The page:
Best Coast | The Only Place (Mexican Summer)

best-coast-the-only-placeWhile a lot of these songs do sound like they could soundtrack ads for Cosentino’s newfound alliance with Urban Outfitters (and the record does sound fashionable), it’s certainly not product.

 

Ushered along the by the gently guiding hand of skewed-pop multi-instrumentalist and production-meister Jon Brion, Best Coast frontwoman/reverb junkie Beth Cosentino has done a remarkable job of stepping out from behind the aural curtains she often obscured herself with. Her songs still overflow with effortless 1960s rock melodies, and her lyrics still strike an endearing balance between plainspoken, honest, heartfelt, and rhyming-dictionary-tastic. But now the tales of lazy days, heartbreak, addiction, distance, and ennui leap forth from your speakers, and are sung in a surprisingly dynamic, mature voice. Who’d have imagined that the woman famous for her extra-enunciated, elongated stoner drawl (rivaling Liam Gallagher for ability to turn single-syllable words into four-beat polysyllabic monsters) could suddenly go full-on Neko/Stevie chanteuse?

It’s those sweeping ballads, many grouped together in the album’s middle, that make for The Only Place’s most arresting tracks. Cosentino’s vocals on the dreamy lament “What They Want Me To Be” and string-tinged album finale “Up All Night” soar, dip, and exude a heretofore hidden sense of power and nuance. “No One Like You” is shot through with pathetic, yet somehow romantic, daring sexy, lines like “If I sleep on the floor/ will it make you love me more/ if I pack up my things and leave/ can I still be the queen to your king?” Combined with a languid, 1950s prom-ready arrangement, the sound is be strangely moving.

It’s not all slow dances and minor key mopes. The disc is front-loaded with four upbeat, often breezy songs, and Best Coast’s innate knack for nailing the “sunshine in your head” vibe is present from the record’s first beat. The title track is a chiming, fuzz-bass-anchored joy —and if they’re smart, the California Tourism council’s irresistible new ad jingle. “Why I Cry” bounds forward with a 12-string jangle, and “My Life” has the wistful harmonics and gentle twang of the earliest country/rock hybrids. Even midtempo “Last Year” doesn’t come off as a dirge, despite its chunky guitars, stuck-on-the-couch pacing, and “la di da di di da di da” choruses. Instead of feeling like a half-baked toss-off, it sounds like the words of inertia-driven listlessness, and flailing-in-the-dark attempts to plug life’s voids.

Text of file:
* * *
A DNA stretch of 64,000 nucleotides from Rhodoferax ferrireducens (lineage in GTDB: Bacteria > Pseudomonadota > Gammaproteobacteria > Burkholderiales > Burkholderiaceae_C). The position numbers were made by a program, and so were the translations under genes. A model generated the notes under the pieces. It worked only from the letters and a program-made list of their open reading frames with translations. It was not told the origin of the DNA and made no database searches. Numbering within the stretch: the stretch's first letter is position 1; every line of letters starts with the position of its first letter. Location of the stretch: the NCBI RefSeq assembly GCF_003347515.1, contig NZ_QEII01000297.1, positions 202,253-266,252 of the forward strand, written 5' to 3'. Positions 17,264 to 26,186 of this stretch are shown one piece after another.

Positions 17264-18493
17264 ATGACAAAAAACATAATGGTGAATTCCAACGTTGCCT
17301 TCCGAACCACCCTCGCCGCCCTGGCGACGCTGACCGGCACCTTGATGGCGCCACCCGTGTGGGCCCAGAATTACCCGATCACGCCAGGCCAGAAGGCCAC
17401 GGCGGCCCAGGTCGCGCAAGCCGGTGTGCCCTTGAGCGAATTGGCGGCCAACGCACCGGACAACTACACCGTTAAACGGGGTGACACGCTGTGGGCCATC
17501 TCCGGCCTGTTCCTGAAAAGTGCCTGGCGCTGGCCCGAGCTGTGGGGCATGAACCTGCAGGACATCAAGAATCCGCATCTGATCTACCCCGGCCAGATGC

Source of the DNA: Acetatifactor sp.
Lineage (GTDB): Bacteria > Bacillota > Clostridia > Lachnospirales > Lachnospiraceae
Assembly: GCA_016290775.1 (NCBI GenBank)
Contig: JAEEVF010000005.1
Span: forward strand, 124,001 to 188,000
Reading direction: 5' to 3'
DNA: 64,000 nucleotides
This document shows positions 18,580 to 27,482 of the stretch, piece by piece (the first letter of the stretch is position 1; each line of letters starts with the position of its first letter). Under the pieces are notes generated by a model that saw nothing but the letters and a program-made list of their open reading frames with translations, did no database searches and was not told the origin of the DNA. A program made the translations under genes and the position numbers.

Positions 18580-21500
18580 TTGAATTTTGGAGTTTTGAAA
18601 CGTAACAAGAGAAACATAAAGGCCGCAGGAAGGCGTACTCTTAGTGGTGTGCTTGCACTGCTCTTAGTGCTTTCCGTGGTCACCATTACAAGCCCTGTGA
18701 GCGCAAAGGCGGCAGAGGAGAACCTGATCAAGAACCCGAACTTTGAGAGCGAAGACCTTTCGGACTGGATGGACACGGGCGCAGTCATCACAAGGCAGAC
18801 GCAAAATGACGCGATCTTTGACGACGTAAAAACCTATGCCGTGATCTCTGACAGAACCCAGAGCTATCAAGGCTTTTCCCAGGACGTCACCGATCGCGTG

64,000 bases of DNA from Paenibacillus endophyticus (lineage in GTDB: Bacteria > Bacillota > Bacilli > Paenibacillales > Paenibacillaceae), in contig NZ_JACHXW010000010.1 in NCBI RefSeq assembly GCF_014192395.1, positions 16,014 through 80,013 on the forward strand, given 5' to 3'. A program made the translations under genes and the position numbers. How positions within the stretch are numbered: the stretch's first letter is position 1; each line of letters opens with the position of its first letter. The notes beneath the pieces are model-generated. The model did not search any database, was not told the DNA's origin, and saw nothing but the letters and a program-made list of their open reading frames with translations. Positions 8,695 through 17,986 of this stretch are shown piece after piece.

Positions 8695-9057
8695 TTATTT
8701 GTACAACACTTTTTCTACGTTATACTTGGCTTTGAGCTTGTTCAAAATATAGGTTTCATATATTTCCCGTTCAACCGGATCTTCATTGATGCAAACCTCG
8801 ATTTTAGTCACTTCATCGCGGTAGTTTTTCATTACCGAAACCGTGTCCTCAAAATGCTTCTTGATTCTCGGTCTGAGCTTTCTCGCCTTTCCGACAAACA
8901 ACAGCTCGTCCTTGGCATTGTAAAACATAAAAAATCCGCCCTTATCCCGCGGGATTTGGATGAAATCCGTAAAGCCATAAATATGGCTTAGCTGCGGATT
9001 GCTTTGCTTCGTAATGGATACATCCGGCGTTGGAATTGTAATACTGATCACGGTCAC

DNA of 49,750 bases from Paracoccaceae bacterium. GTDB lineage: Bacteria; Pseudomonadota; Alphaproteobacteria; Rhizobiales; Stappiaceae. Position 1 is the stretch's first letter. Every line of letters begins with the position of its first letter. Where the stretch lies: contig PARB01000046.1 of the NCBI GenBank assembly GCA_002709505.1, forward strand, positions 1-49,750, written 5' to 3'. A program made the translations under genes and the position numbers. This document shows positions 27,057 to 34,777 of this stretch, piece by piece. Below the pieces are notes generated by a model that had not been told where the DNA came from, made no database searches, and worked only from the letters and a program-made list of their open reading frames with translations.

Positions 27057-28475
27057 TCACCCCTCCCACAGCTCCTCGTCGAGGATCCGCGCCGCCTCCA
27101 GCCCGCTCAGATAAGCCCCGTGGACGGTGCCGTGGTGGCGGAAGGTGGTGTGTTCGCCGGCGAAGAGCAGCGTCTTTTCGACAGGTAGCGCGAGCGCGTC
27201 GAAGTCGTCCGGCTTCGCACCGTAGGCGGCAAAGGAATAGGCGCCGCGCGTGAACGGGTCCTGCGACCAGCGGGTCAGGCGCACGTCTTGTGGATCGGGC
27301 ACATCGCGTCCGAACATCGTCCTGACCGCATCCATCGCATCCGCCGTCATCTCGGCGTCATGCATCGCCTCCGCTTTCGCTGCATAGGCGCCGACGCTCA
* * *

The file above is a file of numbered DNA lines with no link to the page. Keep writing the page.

While a lot of these songs do sound like they could soundtrack ads for Cosentino’s newfound alliance with Urban Outfitters (and the record does sound fashionable), it’s certainly not product. The stylish gloss contrasts with and underscores themes of breakdown and tentative recovery. This is a record equally suited for the beach, “thinking to do” long car drives, and lonely late nights sprawled out on the living room floor, headphones on. It’s also worth heaping praise on Bobb Bruno, the versatile “other half” of Best Coast. His tight drumming and lead guitar keep the music playful, mesh well with Brion’s production, and prevent things from getting too antiseptic.

The Only Place is a conscious decision to ditch a lo-fi aesthetic, but in doing so, it doesn’t completely abandon intangibles that made Crazy for You such a hazy, cool-nerd, slack-matic debut. There are still plenty of themes of boredom, pining, and fleeting good times. Plus, you can still conjure mental images of hangin’ with Snacks the cat (maybe in a brand new designer cat tree?). But these songs feel far less early-20s aimless; rather, reflections of someone a few years older who perhaps has let their head clear a bit. It’s full of sober reflections, along with genuine regrets and thanks, not to mention tunes out the wazoo. It might not change the mind of anyone who’d previously found Best Coast too simplistic, but by merging what worked last time with a dose of incremental growth, it manages to deftly sidestep the second album jinx. B | Mike Rengel

RIYL: Late-’70s Stevie Nicks; The Byrds; the beach; slow dancing; Waxwings; getting clean; a newfound sense of self-confidence

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